Summary: We hear all the time that we are to love each other, but what does that really mean? Today we are going to take a look at what Jesus might have meant by "loving each other as I have loved you."
I wonder why it’s such a compliment to tell a woman she looks like a breath of spring, but not to tell her she looks like the end of hard winter. Isn’t that the same thing?
I wonder why it pleases her to say time stands still when you look into her face, but not to say her face would stop a clock. Why?
I wonder why people who punish a child for lying will tell the same child, "Just say I’m not home."
I wonder why, when the preacher says, "In closing..." he doesn’t.
I wonder why a speaker who "needs no introduction" gets one anyway.
Many things in this world could cause us to wonder.
But one of the strangest to me is that why God would love us.
John opens chapter 15 this morning with an agriculture image:
“I am the true vine, and my Father is the gardener. He cuts off every branch in me that bears no fruit, while every branch that does bear fruit he prunes so that it will be even more fruitful. You are already clean because of the word I have spoken to you. Remain in me, and I will remain in you. No branch can bear fruit by itself; it must remain in the vine. Neither can you bear fruit unless you remain in me. “I am the vine; you are the branches. If a man remains in me and I in him, he will bear much fruit; apart from me you can do nothing.”
For the people of that time, this image probably resonated well with the farmers and workers of the field.
There’s a relationship seen in this image of the vine and the branches. The branches receive their food, nourishment, and other life-sustaining elements through the vine. If there is a strong relationship between the vine and the branches, the branches will produce fruit; but if that relationship fails and fruit isn’t produced, the gardener will cut them away.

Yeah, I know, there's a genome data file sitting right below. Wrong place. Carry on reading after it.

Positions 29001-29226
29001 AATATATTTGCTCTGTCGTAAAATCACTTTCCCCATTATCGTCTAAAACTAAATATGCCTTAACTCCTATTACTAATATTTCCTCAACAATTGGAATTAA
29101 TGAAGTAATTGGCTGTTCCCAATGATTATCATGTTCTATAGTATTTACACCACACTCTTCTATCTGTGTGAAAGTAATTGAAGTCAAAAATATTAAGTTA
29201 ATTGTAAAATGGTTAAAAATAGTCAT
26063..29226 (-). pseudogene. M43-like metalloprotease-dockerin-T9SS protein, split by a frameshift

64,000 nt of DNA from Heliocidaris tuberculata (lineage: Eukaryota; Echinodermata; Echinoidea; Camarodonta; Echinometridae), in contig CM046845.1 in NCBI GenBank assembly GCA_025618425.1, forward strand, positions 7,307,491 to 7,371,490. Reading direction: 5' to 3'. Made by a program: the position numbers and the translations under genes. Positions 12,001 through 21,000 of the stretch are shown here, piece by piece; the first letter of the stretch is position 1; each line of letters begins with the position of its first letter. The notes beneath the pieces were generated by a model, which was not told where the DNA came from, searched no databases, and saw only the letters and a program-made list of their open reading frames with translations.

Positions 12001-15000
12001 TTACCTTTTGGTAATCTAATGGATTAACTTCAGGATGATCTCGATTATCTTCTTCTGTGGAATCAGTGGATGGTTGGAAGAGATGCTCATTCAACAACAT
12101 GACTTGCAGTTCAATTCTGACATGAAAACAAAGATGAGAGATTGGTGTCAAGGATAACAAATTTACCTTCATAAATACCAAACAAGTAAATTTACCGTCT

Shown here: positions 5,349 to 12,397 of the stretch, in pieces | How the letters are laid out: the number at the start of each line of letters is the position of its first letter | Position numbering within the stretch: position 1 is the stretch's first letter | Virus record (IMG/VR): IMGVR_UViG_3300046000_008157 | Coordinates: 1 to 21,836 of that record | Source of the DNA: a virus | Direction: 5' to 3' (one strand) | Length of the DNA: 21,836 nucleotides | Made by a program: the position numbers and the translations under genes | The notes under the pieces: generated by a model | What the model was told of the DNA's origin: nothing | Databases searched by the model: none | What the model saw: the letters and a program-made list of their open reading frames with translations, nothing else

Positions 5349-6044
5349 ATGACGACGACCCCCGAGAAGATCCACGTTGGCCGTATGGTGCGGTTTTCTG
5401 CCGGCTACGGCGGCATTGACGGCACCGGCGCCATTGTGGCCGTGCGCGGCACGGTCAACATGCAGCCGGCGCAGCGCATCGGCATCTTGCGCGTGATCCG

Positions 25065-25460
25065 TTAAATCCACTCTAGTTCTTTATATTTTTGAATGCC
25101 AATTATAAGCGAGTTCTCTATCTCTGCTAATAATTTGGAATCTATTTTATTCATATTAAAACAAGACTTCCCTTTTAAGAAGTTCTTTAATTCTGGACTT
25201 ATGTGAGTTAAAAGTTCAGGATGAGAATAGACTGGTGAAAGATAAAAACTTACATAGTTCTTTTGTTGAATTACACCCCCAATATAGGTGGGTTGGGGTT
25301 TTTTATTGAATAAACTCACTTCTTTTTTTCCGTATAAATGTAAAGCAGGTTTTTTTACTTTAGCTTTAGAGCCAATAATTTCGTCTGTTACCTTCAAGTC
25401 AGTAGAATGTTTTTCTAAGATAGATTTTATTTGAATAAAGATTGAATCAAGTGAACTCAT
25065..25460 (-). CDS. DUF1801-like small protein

This morning Jesus says, “My command is this: Love each other as I have loved you.”
Just as the vine and the branches need to be in relationship with each other, Jesus invites us to be in relationship with Him by loving others.
Love is a complex word.
Ask 100 people what love means to them and you’ll probably get at least 50 different answers. Maybe more.
People say: I love my wife. I love my cats. I love cherry cheesecake. I love to garden. I love to paint. I love old movies. I love… well, you fill in the blank.
Love is a very complex word. These mentioned (and others), I would hope, are different types of love.
Often love can be misplaced or misdirected.
And sometimes, people end up “looking for love in all the wrong places”.
The challenge that we face this morning is “what did Jesus mean by ‘love each other as I have loved you’?”
Maybe it’s helpful to look at what Jesus did and said prior to this statement.
Starting with John 3, we see that Jesus speaks to Nicodemus at night. Nicodemus was a teacher of the law and was nervous to talk to Jesus during the day, afraid that someone might see him. Jesus showed patience towards Nicodemus to answer his questions so that he might understand.
Maybe this is the type of love that Jesus was talking about.
In the very next chapter, Jesus reaches out to a Samaritan and talks to her.
Amazingly- Jesus was talking to a Samaritan. Samaritans were the outcasts of that society. And it was prohibited for Jews and Samaritans to talk with each other.
There was such a hatred between the two groups.
But to make matters worst, Jesus talked to a Samaritan woman.
A Jewish man talking to a woman.
Is tolerance the love that Jesus wants us to demonstrate?
Throughout many chapters in John’s Gospel, we read about the many healings that Jesus performed. There was a great deal of compassion that can be seen in the stories of Jesus’ healings.
Compassion towards the weak and outcast.
Loving others- compassion.
Moving forward, Jesus says “The reason my Father loves me is that I lay down my life.” Unlike us, the disciples didn’t have the luxury of know what the future would be like. We understand that Jesus would voluntarily die, but the disciples and other Jews couldn’t see that at the time.
Consider the vast amount of love that One must have to take the place of another and die for them.
Finally, on the night that Jesus would be betrayed by Judas, the disciples went to an upper room. Before they sat down, Jesus took off His outer robe and used it to wash their feet.
His love that night was seen as a humbled servant.